What is claimed is: l. A chock comprising a first L-shaped chock half including a first leg; and a second leg extending normal to said first leg and having a tire supporting side wall having an arcuate, concave upper surface; and a second L-shaped chock half including a first leg mating with and slidingly engaging said first leg of said first chock half; and
a second leg extending normal to said first leg of said second chock half and substantially parallel to said second leg of said first chock half whereby said chock has a generally U-shaped configuration overall, said second leg of said second chock half having a tire supporting side wall having an arcuate, concave upper surface, the concavities of said upper surfaces each being semicylindrical in shape, and having the arcuate curvature thereof lying in a plane extending normal to said second legs.
2. A chock as defined in claim 1 wherein each of said legs are of generally V-shaped cross-section.
3. A chock as defined in claim 1 wherein each of said first legs includes:
a first side wall inclined at an angle to the vertical;
a second side wall inclined at an angle to the vertical and intersecting said first side wall at the upper edges of said first and second side walls.
4. A chock as defined in claim 1 and further characterized as including a gripping and retaining rib projecting upwardly from the upper surface of each of said tire supporting side walls and disposed at the opposite end of each of said second legs from its end joined to said first leg.
5. A chock as defined in claim 1 and further characterized as including friction flanges projecting horizontally from the lower sides of each of said legs.
6. A chock as defined in claim 2 wherein each of said second legs further includes an additional side wall inclined at an angle to the vertical and intersecting at its top edge, the top edge of said tire supporting side wall.
7. A chock as defined in claim 6 and further characterized as including a closure plate extending between each of said additional side walls and each of said tire supporting side walls; and
friction flanges projecting horizontally from the lowermost edges of each of said additional side walls, tire supporting side walls and closure plates, said friction flanges extending in co-planar alignment with each other.
8. A chock as defined in claim 2 wherein said first leg of said first chock half nests slidingly within the first leg of said second chock half; and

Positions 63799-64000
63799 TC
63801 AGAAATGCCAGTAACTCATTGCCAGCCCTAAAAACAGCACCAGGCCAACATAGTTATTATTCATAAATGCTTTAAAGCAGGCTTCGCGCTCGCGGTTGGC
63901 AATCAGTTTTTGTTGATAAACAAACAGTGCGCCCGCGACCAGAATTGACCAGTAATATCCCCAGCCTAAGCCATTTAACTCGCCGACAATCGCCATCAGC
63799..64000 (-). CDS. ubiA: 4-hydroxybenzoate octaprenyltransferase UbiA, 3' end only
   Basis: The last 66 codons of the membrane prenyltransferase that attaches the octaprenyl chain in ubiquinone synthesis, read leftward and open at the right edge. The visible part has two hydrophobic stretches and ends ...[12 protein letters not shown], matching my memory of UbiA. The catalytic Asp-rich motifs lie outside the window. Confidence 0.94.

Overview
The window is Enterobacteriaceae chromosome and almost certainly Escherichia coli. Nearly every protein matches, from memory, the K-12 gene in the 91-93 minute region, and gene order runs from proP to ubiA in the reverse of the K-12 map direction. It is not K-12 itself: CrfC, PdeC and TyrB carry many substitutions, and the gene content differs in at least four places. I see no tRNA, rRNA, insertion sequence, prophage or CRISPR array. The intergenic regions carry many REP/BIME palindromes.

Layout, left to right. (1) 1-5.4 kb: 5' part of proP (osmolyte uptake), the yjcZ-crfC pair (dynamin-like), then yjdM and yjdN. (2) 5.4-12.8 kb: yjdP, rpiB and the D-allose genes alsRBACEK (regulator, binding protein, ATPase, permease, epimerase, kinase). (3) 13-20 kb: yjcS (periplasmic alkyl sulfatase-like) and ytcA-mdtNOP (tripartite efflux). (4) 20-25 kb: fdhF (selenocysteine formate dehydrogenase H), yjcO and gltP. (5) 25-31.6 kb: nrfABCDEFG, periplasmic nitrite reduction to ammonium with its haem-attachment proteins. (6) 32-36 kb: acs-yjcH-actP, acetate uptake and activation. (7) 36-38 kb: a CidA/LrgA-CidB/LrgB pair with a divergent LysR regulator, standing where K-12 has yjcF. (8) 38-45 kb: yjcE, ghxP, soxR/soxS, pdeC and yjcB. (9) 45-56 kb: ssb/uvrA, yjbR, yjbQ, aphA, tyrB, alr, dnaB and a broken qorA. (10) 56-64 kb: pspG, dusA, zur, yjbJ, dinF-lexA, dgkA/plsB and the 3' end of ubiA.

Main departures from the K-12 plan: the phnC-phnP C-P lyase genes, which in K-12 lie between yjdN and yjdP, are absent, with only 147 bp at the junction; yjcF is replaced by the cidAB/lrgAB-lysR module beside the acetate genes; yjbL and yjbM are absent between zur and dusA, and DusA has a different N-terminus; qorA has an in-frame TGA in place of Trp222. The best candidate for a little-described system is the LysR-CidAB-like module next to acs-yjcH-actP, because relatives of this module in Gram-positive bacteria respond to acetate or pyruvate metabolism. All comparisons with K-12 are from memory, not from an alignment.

wherein said chock is further characterized in includthreaded fastening means secured to the first leg of said first chock half; and
slot means in said first leg of said second chock half receiving said fastening means therethrough and accommodating relative movement between said nested first legs.
9. A chock as defined in claim 1 wherein each of said chock halves is a unitary, one piece structure of synthetic resin. v
10. A chock as defined in claim 3 wherein each of said legs if of V-shaped cross-section, and said chock is further characterized as including a gripping and retaining rib projecting upwardly from the upper surface of each of said tire supporting side walls and disposed at the opposite end of each of said second legs from its end joined to said first leg.
11. A chock as defined in claim 10 and further characterized as including friction flanges projecting horizontally from the lower sides of each of said legs.
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|US7468010 *||Apr 12, 2006||Dec 23, 2008||Douglas Du Brock||Apparatus and method for training a baseball player to hit a baseball|
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|US8807291 *||Jun 9, 2009||Aug 19, 2014||Blue Green Technology||Attachment support for installing equipment on aircraft landing gear, use of such an attachment support and assembly comprising a monitoring device and one such attachment support|
|US20070243955 *||Apr 12, 2006||Oct 18, 2007||Du Brock Douglas W||Apparatus and method for training a baseball player to hit a baseball|
|US20080230329 *||Mar 23, 2007||Sep 25, 2008||Rita Slager||Wheel Chock Assembly|
|US20110147151 *||Jun 9, 2009||Jun 23, 2011||Blue Green Technology||Attachment support for installing equipment on aircraft landing gear, use of such an attachment support and assembly comprising a monitoring device and one such attachment support|
|US20120149502 *||Dec 13, 2010||Jun 14, 2012||Brent Anthony Quintero||Molded foot device promoting a forward push from a pitcher's rubber|
|US20150033614 *||Oct 8, 2013||Feb 5, 2015||James Allen Allbright, JR.||Rat Trap Wheel Chock|
|U.S. Classification||188/32, 188/4.00R|